The Way Inn also stretched the rest time itself. I kid you not: you could go to your kitchen, microwave a pot pie and come back to your computer, and your character would still be resting. In that system's defense, it made a bit more sense than the ten seconds or so it normally takes to rememorize all your spells and heal fully from Near Death to Uninjured. TWI's lengthy rest duration was still plenty more lenient than tabletop's recommended four hours or more, but it was enough to stave off the "revolving door" effect for characters in a party trading watch shifts.

So don't be afraid to try some of these measures; the players might not complain as much as you expect.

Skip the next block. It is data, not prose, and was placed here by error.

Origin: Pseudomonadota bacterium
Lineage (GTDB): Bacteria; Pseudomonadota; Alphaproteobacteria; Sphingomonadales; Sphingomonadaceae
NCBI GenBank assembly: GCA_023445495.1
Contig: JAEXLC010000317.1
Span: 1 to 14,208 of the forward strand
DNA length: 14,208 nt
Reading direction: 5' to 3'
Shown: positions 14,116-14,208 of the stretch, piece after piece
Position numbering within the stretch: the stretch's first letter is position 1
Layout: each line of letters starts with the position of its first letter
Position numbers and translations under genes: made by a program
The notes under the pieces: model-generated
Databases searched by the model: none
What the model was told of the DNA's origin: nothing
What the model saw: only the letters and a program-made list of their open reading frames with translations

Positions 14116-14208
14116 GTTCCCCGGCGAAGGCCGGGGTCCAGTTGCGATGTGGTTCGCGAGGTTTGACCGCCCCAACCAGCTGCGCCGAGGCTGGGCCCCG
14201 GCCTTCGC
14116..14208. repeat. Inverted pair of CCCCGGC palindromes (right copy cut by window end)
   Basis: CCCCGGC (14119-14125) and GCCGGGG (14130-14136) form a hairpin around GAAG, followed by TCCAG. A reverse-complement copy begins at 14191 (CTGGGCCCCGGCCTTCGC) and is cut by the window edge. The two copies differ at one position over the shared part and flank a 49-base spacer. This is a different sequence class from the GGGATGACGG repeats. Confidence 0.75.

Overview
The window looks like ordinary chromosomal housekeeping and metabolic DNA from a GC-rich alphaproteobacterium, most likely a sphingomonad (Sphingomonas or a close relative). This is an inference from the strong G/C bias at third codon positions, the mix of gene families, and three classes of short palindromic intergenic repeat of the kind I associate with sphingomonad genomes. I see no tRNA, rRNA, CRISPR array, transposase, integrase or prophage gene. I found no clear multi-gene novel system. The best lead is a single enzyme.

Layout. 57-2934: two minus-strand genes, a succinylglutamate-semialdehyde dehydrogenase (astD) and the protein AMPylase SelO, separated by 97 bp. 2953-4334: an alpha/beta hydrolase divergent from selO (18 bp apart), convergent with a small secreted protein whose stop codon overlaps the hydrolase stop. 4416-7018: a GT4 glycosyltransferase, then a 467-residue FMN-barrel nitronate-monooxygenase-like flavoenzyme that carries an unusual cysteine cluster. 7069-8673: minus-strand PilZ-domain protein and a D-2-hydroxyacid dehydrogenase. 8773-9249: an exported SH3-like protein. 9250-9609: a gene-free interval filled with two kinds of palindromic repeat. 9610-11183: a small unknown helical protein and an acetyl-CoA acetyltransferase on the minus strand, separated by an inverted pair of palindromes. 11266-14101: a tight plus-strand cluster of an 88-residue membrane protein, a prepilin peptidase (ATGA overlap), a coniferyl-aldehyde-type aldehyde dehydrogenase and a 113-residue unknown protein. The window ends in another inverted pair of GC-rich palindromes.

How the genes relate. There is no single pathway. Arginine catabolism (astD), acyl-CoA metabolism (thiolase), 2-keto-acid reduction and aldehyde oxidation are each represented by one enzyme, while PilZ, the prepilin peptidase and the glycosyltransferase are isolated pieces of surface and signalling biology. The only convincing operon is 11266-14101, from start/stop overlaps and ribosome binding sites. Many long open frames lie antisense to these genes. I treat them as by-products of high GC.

4/13/2013, 6:51 am Link to this post Send Email to The Wids   Send PM to The Wids Blog
 
Numos Profile
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Re: Campfires


With regard to buffs and enchantments. One consideration should be when and how they're used. It may not, and should not, always be optimal to spend 5 minutes casting your most powerful enchantments and walking around with them constantly. For example, it might be better to wait until you see a big scary enemy to give the fighter concealment.

That's just my opinion. When I do play a mage-buffer having to know what to use and when makes it a lot more interesting.

---
Characters:
Numos: Shapeshifting wizard
Taevis Bentham: Woodsman
4/14/2013, 3:01 pm Link to this post Send Email to Numos   Send PM to Numos